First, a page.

“Does being in hospital get easier?”

I’m going to go out on a limb here, but hospital admissions have been getting easier for me, the longer I have IBD, the more familiar I become with my own circumstances and probably because my anxiety around my health is always there, in the background like a pink elephant.

I’ve gotten quite comfortable with the hospital in the last 3 or 4 years, mostly because I’ve been alone for those admissions, procedures and appointments. It was a big transition and change for me, but I wanted to take ownership and control over my condition, and part of that was being there, just me, no one else.

Why would I enjoy going alone?

Appointments: These are the most commonplace I’ve gotten used to being alone for. I don’t get as distracted by my companion, I’m usually more honest and open about my issues. The only thing that I miss is having another voice or person to sound things out with, in the afterthought. For the most part, it’s been a logistical and time management problem – my appointments could be any time, there was never a guarantee someone would be free to come with me. And I quite enjoyed the solo journey to and from the hospital.

Infusions: Very similar to appointments, they would happen at various times of the day during the week, it was rare to have someone come with me for these. I did see other patients with their partners or a friend but I was always quite happy to be alone. I sort of liked the hours spent alone with the infusion pump going and the staff checking on me. I could read or listen to music, generally be myself. I wrote more about this feeling and what it is to be grateful for being comfortable in the hospital.

Procedures & scans: My scans, day surgeries and procedures never ran on time. I would be dropped off and collected, as per the request from my team. It was very normal to be alone for these because of space and the fact that it was a ward or procedure space, patients only. I suppose as I became more in tune with these types of ‘days’ at the hospital, I enjoyed being alone. I wasn’t ever frightened to be alone in them. I was used to the processes and sometimes made it a game, ‘how quick can I get this prep down for the scan?’

Admissions: These were more tricky. You are expected to be alone for these types of times in hospital but they are still hard. They do get easier but they are a period of time fueled by anxiety and alot of nervous energy. Even after surgery, I\ve been hyperaware of wanting to go home. I wrote about my latest surgery – during the pandemic for my hernia repair – and when I had my stoma blockage, to give some perspective on just how different admissions can feel.

But hospital’s can be overwhelming and unnerving

I can understand why being in hospital can make people feel uneasy.

It is full of new and weird things, of which you don’t ever expect to have to endure, let alone get used to.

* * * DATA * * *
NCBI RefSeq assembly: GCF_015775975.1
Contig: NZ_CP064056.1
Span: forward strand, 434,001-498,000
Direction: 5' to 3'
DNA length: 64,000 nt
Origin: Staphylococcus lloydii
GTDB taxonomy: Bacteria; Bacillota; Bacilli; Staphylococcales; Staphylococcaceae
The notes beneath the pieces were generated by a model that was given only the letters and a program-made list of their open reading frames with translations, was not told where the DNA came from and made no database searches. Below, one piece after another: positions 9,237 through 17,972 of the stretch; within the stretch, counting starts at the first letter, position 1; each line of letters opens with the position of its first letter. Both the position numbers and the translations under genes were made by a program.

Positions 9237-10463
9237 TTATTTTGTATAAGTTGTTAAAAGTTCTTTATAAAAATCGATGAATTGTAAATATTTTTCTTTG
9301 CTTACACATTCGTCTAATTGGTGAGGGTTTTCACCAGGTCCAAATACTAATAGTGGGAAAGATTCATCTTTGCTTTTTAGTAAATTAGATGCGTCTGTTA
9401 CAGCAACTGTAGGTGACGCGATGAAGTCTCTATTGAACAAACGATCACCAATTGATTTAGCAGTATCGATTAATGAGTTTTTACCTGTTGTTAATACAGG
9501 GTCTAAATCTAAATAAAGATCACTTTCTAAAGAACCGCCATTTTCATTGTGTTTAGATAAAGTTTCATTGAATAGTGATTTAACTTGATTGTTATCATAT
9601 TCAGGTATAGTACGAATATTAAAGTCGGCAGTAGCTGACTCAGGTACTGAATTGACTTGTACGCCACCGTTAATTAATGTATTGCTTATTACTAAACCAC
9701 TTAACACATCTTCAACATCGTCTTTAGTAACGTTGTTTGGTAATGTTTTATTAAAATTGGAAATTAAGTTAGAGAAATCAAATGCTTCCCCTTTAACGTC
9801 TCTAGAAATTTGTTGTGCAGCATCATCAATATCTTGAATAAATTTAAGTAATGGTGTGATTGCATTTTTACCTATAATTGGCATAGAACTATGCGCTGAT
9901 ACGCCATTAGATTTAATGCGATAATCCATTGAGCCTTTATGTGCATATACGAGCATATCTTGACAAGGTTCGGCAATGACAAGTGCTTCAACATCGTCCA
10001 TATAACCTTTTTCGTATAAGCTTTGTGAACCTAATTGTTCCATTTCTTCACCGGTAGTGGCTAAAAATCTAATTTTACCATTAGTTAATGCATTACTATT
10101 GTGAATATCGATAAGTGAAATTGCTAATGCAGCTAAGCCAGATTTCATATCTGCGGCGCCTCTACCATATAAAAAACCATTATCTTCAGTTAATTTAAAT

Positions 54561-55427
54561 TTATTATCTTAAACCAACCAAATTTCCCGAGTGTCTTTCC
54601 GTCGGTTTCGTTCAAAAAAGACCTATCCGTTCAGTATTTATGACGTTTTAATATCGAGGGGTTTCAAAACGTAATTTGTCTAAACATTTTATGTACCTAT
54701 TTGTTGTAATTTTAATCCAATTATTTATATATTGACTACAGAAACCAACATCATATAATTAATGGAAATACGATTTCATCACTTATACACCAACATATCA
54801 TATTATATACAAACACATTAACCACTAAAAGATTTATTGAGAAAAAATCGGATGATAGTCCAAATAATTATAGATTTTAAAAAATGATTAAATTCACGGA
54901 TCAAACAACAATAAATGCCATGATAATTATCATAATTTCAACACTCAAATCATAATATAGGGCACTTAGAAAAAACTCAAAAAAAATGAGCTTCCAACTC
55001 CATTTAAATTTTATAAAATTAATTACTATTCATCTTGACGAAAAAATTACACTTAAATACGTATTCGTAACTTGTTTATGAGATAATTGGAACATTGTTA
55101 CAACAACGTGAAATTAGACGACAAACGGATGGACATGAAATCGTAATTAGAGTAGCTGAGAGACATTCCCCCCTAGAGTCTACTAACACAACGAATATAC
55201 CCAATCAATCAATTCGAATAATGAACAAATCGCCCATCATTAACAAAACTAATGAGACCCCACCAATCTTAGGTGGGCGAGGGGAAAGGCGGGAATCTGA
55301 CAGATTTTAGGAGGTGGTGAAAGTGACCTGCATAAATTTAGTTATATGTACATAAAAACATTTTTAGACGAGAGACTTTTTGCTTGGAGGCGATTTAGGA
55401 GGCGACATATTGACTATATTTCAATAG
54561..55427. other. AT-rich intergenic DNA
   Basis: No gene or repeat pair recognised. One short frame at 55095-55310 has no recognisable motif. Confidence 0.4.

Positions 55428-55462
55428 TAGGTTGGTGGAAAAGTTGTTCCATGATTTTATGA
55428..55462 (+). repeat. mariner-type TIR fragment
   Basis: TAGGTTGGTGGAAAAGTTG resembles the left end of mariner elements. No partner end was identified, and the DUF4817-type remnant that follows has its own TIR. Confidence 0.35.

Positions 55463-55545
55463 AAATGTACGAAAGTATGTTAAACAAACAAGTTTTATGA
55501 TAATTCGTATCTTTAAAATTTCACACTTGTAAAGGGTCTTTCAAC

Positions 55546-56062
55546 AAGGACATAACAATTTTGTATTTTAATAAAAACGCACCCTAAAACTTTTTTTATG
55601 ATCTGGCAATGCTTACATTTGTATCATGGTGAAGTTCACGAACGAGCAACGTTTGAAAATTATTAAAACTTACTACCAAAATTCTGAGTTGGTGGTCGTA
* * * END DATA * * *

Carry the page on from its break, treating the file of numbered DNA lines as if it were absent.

But when it comes to having a chronic illness, there is some regularity of our treatments – the checklist before starting medications, the preoperative assessments for procures and surgeries, and some extend the blood work expected on each clinic appointment – and it does become routine. We go through it with alot of deja vu but it becomes part of the chronic illness experience and package.

You are expected to be poked and prodded alot, with increasing frequency if you are a complex case or in a circle of flaring up, but it even happens when you are stable and in remission; to just check everything is okay. It does because ‘easier’ because you know what to expect. You know what is going to happen and that eases your mind, especially if you have health anxiety.

How can you become more at ease?

Here are some of my tips for how to feel comfortable with lots of hospital time:

  • Bring a book, a note pad, some headphones; anything that will help you pass the time.
  • If you choose to use your phone to distract you – games, music, social scrolling – bring a power bank.
  • Water – always have water with you. Hospitals can be abit of a temperature war zone and you never know if you’ll need to do a sample either.
  • I always take a spare kit of stoma supplies, just in case I need to change or am asked to remove it for a test.
  • Snack – I take snacks everywhere, and it’s amazing how quick hunger can turn to nausea.
  • Remember to relax, this might be a place where you feel anxious or nervous but HCPs are used to this and it is a safe space.
  • Speak up if you feel uncomfortable. Or if you experience any symptoms. I can’t tell you how many times I’ve almost fainted while having blood done in my time with IBD…!
  • Don’t rush to your appointments, give yourself time to get there and to feel comfortable.
  • Be aware of hospital signs beforehand, nothing worse than getting lost!
  • Most hospitals usually have volunteers who can direct you if you get lost too.
  • In the current circumstances, be aware of the hospital policies around face masks, bringing someone with you to an appointment and social distancing.

Would you agree with any of this? Has hospital gotten easier for you?

Until next time,

Do you have any questions or queries? Or just want to share your own experiences? You can leave me a reply here or leave comments via my social media accounts – on Twitter, find my blog page on Facebook and over on Instagram

If you enjoyed this post check out Post Operative Blues: The Emotional Highs and Lows after Discharge from Hospital and What’s in my Hospital Bag


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